My first thanksgiving away, I spent the evening alone while backpacking in Australia. It was there I appreciated the worth of the holiday season when spent with people you love. Even if you’re lounging on the beach in the tropics, even if you’re on the trip of your life, Thanksgiving is worthless without people you’re thankful to share it with.
I later found that when one is away, spending Thanksgiving with good friends can at least partially remedy the distress for not spending it with good family. For my second Thanksgiving, I went to Budapest to visit some American friends who were living and working there. I joined them at a massive Thanksgiving feast that boasted a table of guests from nine countries with dishes from around the world. There was a perfectly brined turkey (prepared by a vegetarian!), Viennese cookies, Japanese salad, Brussels sprouts and a potato casserole. Even though we watched American football, just to deliver on the ambiance, it was an international event. We went around the table giving toasts and sharing thanks for the providence that had brought us together to a small apartment in Hungary. Friendship and full bellies are cause enough for giving thanks anywhere.
The following year, I celebrated Thanksgiving Day in a small village in Ukraine. I joined eight other Peace Corps volunteers who descended on this tiny hamlet of only a few hundred souls in the rural panhandle of Ukraine’s Odessa region.
A local family, the Solivanskys, invited us over to pluck “the guest of honor”: a freshly killed turkey for dinner. Plucking a turkey was rather easier than I thought it would be. The feathers came right off after it had been soaking in hot water for a little bit. I had been eating turkey for nearly thirty years, but I’d never seen a cold one with its feathers on before.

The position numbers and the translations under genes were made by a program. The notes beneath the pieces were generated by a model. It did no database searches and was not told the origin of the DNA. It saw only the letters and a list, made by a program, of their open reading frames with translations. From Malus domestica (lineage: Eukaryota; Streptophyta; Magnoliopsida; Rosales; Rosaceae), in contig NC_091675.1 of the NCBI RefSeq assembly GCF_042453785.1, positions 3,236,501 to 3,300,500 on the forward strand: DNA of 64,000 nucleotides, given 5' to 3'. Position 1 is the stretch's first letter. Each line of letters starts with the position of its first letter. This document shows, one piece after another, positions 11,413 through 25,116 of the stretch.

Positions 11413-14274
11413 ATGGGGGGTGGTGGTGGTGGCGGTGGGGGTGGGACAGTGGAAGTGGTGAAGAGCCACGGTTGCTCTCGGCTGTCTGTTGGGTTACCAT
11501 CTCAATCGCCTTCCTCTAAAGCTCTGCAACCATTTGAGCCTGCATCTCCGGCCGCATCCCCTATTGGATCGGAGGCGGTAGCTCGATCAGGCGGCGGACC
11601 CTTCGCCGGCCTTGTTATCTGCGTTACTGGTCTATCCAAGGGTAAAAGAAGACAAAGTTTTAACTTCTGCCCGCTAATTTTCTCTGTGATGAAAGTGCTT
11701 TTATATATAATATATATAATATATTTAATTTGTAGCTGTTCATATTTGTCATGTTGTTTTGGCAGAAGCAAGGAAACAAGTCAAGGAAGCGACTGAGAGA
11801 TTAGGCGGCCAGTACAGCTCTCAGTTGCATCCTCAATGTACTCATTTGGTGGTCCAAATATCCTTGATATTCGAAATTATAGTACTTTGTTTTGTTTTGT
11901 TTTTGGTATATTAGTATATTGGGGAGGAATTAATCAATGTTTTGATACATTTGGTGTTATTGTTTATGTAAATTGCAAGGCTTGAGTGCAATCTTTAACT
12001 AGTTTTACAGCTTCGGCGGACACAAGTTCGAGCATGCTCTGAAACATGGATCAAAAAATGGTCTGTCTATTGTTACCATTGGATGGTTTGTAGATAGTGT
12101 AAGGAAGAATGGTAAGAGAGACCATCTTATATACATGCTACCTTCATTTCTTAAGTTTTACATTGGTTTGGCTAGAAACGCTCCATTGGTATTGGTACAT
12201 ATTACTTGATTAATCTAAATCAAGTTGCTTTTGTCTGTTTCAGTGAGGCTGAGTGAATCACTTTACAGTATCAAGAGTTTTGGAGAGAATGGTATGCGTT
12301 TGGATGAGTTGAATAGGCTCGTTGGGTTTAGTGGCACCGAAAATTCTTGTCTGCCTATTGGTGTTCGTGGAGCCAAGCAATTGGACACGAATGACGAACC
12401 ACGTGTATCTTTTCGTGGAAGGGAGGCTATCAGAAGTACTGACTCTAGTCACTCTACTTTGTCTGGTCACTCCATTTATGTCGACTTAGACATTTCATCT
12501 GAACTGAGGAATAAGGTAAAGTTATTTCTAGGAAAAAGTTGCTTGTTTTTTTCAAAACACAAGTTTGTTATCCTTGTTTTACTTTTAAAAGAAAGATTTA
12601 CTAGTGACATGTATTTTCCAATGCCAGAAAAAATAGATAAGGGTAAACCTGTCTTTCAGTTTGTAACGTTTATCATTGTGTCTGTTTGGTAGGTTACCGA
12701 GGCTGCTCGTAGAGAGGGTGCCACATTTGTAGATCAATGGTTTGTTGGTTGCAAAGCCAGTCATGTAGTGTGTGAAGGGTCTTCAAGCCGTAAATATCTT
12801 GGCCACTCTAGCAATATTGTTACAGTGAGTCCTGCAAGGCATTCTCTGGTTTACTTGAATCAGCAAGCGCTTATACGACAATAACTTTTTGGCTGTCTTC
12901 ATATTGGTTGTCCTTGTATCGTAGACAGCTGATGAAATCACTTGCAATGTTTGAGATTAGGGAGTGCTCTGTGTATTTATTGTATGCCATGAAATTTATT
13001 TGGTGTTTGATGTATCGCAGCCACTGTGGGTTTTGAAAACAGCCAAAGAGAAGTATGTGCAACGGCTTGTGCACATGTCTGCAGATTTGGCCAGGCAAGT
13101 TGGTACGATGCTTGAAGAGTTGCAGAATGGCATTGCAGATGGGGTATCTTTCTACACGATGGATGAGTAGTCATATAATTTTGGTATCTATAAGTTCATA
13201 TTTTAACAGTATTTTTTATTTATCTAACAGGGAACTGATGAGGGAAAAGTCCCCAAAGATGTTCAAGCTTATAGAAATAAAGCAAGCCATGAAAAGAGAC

After the guest of honor was stripped naked, scorched and chopped, we delved into cabbage salad, fresh brinza (goat cheese), and some spectacular potatoes while drinking homemade wine and country moonshine. As we toasted the guest of honor, our luck, women, and our lives, I ruminated on how the ritual of toasting was a Slavic form of thanks giving. A people who had endured so much tremendous hardship over the years savor the humble moment when they are surrounded by family, friends and plenty of food in a warm room.
In general, Americans deeply appreciate optimism, even if we don’t always practice it. Indeed, most of America’s greatest leaders were enduring optimists and the Thanksgiving holiday is all about optimism. In a world where we are all constantly flooded with dreadful news and hardship all year long, it’s important to dwell on all the positivity our lives are filled with.
Thanksgiving is not just about a holiday in late November, or turkey or football or Pilgrims or Indians. It’s about taking aside some time to ponder the supreme fortunes of our lives; that we have family and friends who love us; that we are born of these times; that we are free; that we have food to eat and a roof over our heads. The holiday adopted by Americans celebrates a universal notion which is shared by peoples around the world: that goodness should be observed and celebrated, and celebrated with good people.
(1) Gopnik, Adam. The New Yorker. “Turkeys and Thanksgiving in America”. November 2011. http://www.newyorker.com/talk/comment/2011/11/21/111121taco_talk_gopnik Accessed 18 November 2011.
(2) Sneed, General R.A. “Chronicles of Oklahoma” Vol. 14, No 2. Page 154. Accessed on Oklahoma’s State University site: http://digital.library.okstate.edu/Chronicles/v014/v014p135.html on 18 November 2011.